Meritocracy brutally exposes family nepotism. Modern elite sport functions as a raw meritocracy and rips apart well meaning attempts by families to hand on positions as coaches or managers. The recent firing of Vice Chairman Bill Polian, the long time mastermind for the Indianapolis Colts, may have had a lot do to with his probably overmatched son Chris whom Bill had appointed General manager. This story illustrates an oft told tale just as the leaving of Jay Paterno from Penn State now that his dad was fired demonstrates.
We can all understand the desire of a parent to set up their child in a good position. We can understand the even deeper desire to hand on a patrimony such as a successful athletic program. Basketball coaching legend Eddie Sutton tried to do this after many successful years at Oklahoma State. He even made it part of his contract that his son, Sean, would succeed him. Coaching legend Bob Knight did the same when he made it a condition of employment that when he retired the Texas Tech program be handed on to his assistant and son Pat.
The ruthless world of elite sports unmasks weaknesses very quickly. This world only rewards success, period. A person cannot live on another’s competence. Competitors lurk waiting for coaches to fail and to snatch their jobs. In this world of intense struggle where successors lurk in the wings, loyalty takes on inordinate importance. A head coach or General Manager desperately needs allegiance and candor. For millennia, the human solution resided in nepotism. Officials appointed blood relatives as allies and assistants. Family values may be one of the few bonds that can withstand the caustic pressures of competition. So not only did Pere Polian hire his son, but Mike Shanahan at the Redskins hired his son Kyle to be his offensive coordinator. Don Shula had launched his son Dave’s NFL career when at Miami as Bobby Bowden did for two of his children while coach at Florida State. I could go on but you get the picture.
The parent can hide the son when he is the head coach or general manager. A competent child or sibling can flourish as a number two or three under the parent’s or older sibling’s protection. But when the parent steps down and hands on the program, he usually hands on a good roster. The son, the inheritor, can succeed for a couple years with the talent pool and remaining ethos of the father’s system.
But elite sport reveals problems quickly. Other teams and coaches dissect tendencies, lay bare flaws, outthink or out recruit. The son cannot rely upon the father’s talent or reputation and must go it alone. At the same time he lives in the shadow of his father and the lingering question of whether he really earned the job.
So three years and Pat Knight is fired. Three years later, Sean Sutton is fired. Gerry Tarkenian tried to hand on the Fresno State program to his son Danny, but Fresno State had enough sense to stop that, although they did hire Tarkenian to begin with.
Genes may sometimes tell, but not as often as we would like to believe. Coaching or management nepotism in sport remains a high-risk low return approach. It almost never works.
I admit anomalies exist. Joey Meyer took over DePaul from his legend father Ray Meyer and coached for 12 years to a 231-158 record and 7 NCAA tournaments. Tony Bennett took over Washington State from his father Dick after three years and lead them to the NCAA. Before the bubble could burst, he moved to Viriginia where he is rebuilding the program. I know there are other cases, but this bequest approach fails far more than succeeds.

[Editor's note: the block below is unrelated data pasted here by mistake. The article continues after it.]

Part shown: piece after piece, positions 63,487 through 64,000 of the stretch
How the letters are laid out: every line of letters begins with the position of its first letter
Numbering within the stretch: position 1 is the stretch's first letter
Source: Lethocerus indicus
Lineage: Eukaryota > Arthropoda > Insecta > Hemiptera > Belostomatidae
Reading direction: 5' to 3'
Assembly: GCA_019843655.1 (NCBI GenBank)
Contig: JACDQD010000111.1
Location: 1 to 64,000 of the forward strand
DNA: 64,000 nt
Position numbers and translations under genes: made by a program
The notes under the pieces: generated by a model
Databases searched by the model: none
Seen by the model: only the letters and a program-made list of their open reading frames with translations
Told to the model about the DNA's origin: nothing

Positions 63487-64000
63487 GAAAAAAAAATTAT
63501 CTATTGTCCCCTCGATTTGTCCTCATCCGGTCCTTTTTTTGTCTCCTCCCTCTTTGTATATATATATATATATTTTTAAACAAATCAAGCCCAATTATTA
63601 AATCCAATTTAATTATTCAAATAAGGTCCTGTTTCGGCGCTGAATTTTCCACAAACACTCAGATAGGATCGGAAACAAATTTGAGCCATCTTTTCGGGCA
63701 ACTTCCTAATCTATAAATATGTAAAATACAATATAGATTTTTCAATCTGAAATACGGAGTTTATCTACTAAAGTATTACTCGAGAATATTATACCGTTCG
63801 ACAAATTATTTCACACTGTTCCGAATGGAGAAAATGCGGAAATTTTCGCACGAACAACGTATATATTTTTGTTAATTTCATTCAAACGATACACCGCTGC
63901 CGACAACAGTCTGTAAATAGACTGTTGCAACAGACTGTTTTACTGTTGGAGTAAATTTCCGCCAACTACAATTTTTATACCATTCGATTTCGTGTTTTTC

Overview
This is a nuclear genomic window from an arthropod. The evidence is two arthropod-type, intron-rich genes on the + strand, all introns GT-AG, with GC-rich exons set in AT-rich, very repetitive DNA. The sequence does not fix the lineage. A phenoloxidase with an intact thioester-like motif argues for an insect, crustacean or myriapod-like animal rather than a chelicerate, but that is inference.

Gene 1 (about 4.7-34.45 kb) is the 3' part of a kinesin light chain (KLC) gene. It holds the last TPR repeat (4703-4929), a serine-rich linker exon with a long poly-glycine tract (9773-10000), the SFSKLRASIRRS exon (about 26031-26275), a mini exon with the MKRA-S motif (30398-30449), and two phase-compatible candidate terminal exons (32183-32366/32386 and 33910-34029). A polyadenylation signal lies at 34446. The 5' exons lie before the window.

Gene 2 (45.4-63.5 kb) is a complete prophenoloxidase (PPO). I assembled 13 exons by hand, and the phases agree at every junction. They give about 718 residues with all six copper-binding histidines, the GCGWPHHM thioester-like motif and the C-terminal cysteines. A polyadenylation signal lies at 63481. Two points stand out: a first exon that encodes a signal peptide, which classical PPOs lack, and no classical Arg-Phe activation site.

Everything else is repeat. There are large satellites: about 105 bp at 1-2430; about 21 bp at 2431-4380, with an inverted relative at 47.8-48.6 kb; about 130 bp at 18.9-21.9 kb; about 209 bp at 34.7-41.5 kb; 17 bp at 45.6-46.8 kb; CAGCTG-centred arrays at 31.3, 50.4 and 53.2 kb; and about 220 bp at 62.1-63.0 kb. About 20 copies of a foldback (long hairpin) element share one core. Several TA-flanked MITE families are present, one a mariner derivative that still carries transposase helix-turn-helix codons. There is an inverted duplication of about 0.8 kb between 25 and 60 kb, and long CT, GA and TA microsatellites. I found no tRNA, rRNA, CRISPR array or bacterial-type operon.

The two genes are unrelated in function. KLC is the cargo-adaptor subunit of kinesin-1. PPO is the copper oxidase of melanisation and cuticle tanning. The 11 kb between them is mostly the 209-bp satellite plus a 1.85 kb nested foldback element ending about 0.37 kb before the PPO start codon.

John Thompson III, who now coaches the Georgetown team his father John Thompson brought to prominence, illuminates a different path that works far better. He went to Princeton where he succeeded as a student and player and then became an assistant coach under Pete Carroll’s tutelage. He mastered a very different system and eventually became coach at Princeton and later at Georgetown. He earned it all himself and set his own career, his own philosophy. When he arrived at Georgetown, he did not inherit but earned the job.
A related approach occurs when a child or sibling is hired on and succeeds as an assistant coach, then gets hired to move on to their own program. Given the temptation to hire family, if you have to hire family, this approach works better. Bob Stoops coached at Oklahoma and hired as his brother Mike as defensive coordinator and associate head coach. Mike later took a job at Arizona where he had mixed success. But Mike Stoops earned the shot by his own body of work and he succeeded and failed at Arizona on his own terms. Similarly, Terry Bowden started as a graduate assistant for his father at Florida State, but left to earn his own reputation at a series of small colleges and great success and failure at Auburn. He is now at Akron. Terry Bowden may have been launched by nepotism but made his career on his own merits.
Obviously these are anecdotes but I believe they illustrate an important point. Given the role of loyalty in sport and given the lure of family, coaches will hire family and managers will hire family. It only works as a launch that enables a child or sibling to cleave their own path and prove their own worth. They earn a program by work and success, not genetics.
The final irony, of course, lies in the fact that owners can get away with nepotism more than coaches or general managers. Wins and losses harshly define success or failure for coaches. Universities or owners mercilessly fire coaches and GM’s who do not win. But owners cannot be fired. They might create a family culture that hands on culture that can endure the vicissitudes of wins/losses, like the Rooneys in Pittsburgh. Better yet they can hire competent professionals who can assemble winning teams sometimes despite the owner's family.
Nepotism may or may not work with owners, but it is fatal with coaches and general managers.